Our nation’s future relies on a well-educated public to be wise towards of the very environment that sustains us, our families and communities, and future generations. It is environmental education which can best help us as individuals make the complex, conceptual connections between economic prosperity, benefits to society, environmental health, and our own well being. Ultimately, the collective wisdom of our citizens, gained through education, will be the most compelling and most successful strategy for environmental management. When should environmental education begin–in the third grade; first grade; kindergarten? Even earliest it should start. Environmental education based on life experiences should begin during the very earliest years of life. Such experiences play a critical role in shaping life-long attitudes, values, and patterns of behavior toward natural environment.
A Native American proverb says “we do not inherit the earth from our ancestors; we borrow it from our children”. This is an absolute true statement in today’s context. As parents, we care about the environment, in large part, out of concern for our children. And when we begin to realize the environment, as our children will know it, depends on the lifestyle policies we adopt in order to protect their health and well-being, there will then be an instinctive understanding that the environment, as our children’s children will know, it depends on the lifestyle policies they adopt.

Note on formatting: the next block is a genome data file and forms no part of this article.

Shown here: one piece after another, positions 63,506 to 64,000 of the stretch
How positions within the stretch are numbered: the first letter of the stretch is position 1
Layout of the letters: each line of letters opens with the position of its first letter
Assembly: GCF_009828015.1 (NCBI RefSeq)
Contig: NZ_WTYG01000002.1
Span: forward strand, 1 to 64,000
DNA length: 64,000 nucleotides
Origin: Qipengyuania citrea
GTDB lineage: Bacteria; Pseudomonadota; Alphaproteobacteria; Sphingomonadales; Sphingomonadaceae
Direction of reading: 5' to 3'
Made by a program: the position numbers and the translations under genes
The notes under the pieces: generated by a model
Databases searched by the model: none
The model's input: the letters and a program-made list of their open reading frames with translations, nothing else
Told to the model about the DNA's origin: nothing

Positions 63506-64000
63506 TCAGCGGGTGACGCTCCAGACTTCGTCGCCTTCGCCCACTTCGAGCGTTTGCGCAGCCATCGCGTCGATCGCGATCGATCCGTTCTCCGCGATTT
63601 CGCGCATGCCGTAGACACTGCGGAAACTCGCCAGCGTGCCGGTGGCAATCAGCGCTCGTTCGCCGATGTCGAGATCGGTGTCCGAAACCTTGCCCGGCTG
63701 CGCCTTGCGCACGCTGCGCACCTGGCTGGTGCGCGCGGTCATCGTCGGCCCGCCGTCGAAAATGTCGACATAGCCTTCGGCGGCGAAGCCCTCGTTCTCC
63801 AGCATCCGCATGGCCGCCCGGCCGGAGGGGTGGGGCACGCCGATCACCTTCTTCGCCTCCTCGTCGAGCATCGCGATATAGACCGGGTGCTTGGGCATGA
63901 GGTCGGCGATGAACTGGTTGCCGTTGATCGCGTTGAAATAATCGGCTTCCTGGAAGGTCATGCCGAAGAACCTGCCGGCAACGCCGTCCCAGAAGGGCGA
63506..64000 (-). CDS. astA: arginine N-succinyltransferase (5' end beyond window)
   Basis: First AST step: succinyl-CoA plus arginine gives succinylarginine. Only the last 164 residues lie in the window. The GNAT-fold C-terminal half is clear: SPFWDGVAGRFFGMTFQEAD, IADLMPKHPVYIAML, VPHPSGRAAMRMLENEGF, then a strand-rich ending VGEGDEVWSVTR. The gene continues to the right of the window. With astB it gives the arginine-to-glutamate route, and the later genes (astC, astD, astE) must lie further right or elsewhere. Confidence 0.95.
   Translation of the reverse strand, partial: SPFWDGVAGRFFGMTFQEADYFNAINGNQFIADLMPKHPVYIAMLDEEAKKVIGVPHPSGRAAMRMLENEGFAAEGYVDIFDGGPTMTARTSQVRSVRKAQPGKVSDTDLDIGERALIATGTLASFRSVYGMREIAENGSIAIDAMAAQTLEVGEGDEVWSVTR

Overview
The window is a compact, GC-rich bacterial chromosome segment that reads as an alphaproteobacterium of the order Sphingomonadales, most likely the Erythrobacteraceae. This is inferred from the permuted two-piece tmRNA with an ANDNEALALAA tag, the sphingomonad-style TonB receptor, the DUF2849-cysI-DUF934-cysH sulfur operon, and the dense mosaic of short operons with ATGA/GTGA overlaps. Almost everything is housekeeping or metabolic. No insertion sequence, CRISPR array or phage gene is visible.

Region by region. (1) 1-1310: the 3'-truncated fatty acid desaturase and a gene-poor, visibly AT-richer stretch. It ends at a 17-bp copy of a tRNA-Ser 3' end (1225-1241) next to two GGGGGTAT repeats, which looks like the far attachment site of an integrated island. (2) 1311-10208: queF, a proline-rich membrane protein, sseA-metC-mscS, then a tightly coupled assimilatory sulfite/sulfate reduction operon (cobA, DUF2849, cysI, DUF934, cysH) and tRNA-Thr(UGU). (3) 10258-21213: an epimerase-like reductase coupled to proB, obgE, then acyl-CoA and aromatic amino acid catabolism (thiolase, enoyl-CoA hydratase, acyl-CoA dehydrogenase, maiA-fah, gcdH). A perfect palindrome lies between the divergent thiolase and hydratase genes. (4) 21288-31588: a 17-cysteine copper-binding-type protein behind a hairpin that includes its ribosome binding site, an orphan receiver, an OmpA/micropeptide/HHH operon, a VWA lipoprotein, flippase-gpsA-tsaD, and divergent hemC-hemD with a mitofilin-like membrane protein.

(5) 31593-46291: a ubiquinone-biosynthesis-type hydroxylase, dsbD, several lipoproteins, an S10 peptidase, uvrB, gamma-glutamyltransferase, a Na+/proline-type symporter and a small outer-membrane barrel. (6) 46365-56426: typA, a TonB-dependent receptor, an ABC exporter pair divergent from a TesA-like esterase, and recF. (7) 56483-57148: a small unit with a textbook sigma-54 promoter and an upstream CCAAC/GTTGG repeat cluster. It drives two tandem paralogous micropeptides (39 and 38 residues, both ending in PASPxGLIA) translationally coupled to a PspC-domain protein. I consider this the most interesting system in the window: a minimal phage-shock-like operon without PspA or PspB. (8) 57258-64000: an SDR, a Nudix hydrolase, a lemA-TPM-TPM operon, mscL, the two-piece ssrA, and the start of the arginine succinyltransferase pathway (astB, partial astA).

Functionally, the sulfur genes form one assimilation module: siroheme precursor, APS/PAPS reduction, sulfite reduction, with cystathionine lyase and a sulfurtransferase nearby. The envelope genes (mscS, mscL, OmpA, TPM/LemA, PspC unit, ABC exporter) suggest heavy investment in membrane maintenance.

In our Boarding schools in India , research has shown enormous benefits from environmental education. When integrated into a science curriculum, environmental education demonstrably improves student achievement in science. Such an increase is likely due to the fact that environmental education connects classroom learning to the real world. Students, when given a choice, will gravitate towards environmental science. When integrated into the core curriculum or used as an integrating theme across the curriculum, environmental education has a measurably positive impact not only on student achievement in science, but also in reading (sometimes spectacularly), math, and social studies.
Yet many children have little or no meaningful exposure to environmental education or opportunities to connect with the natural world because they are involved with activities that isolate them from it. Computers, video games, television, schools’ emphasis on homework, a full after-schools in vizag schedule of extracurricular activities, lack of access to natural areas, all these things and more are isolating children from the natural world and the advantages of environmental education. You don’t need to be a teacher to promote environmental education for children. In the classroom of life, we are all teachers, and we are all students.